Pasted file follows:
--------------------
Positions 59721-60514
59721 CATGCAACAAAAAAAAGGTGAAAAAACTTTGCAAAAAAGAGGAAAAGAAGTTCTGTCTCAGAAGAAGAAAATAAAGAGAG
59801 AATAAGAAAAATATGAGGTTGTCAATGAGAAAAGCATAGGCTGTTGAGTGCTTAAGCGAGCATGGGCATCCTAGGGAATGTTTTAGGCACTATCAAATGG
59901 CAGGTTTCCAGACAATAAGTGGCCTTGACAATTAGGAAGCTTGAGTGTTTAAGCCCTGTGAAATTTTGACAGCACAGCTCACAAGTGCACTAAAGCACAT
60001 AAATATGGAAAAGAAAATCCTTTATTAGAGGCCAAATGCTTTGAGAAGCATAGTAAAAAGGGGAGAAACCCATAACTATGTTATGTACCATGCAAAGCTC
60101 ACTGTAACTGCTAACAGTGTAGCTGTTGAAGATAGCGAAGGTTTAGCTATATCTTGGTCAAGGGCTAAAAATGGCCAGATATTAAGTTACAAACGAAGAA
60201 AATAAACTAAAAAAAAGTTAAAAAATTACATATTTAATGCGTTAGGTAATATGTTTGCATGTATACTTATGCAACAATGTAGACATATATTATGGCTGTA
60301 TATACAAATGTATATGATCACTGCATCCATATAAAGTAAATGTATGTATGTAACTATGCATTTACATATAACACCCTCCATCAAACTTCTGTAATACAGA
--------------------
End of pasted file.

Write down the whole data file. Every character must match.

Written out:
Positions 59721-60514
59721 CATGCAACAAAAAAAAGGTGAAAAAACTTTGCAAAAAAGAGGAAAAGAAGTTCTGTCTCAGAAGAAGAAAATAAAGAGAG
59801 AATAAGAAAAATATGAGGTTGTCAATGAGAAAAGCATAGGCTGTTGAGTGCTTAAGCGAGCATGGGCATCCTAGGGAATGTTTTAGGCACTATCAAATGG
59901 CAGGTTTCCAGACAATAAGTGGCCTTGACAATTAGGAAGCTTGAGTGTTTAAGCCCTGTGAAATTTTGACAGCACAGCTCACAAGTGCACTAAAGCACAT
60001 AAATATGGAAAAGAAAATCCTTTATTAGAGGCCAAATGCTTTGAGAAGCATAGTAAAAAGGGGAGAAACCCATAACTATGTTATGTACCATGCAAAGCTC
60101 ACTGTAACTGCTAACAGTGTAGCTGTTGAAGATAGCGAAGGTTTAGCTATATCTTGGTCAAGGGCTAAAAATGGCCAGATATTAAGTTACAAACGAAGAA
60201 AATAAACTAAAAAAAAGTTAAAAAATTACATATTTAATGCGTTAGGTAATATGTTTGCATGTATACTTATGCAACAATGTAGACATATATTATGGCTGTA
60301 TATACAAATGTATATGATCACTGCATCCATATAAAGTAAATGTATGTATGTAACTATGCATTTACATATAACACCCTCCATCAAACTTCTGTAATACAGA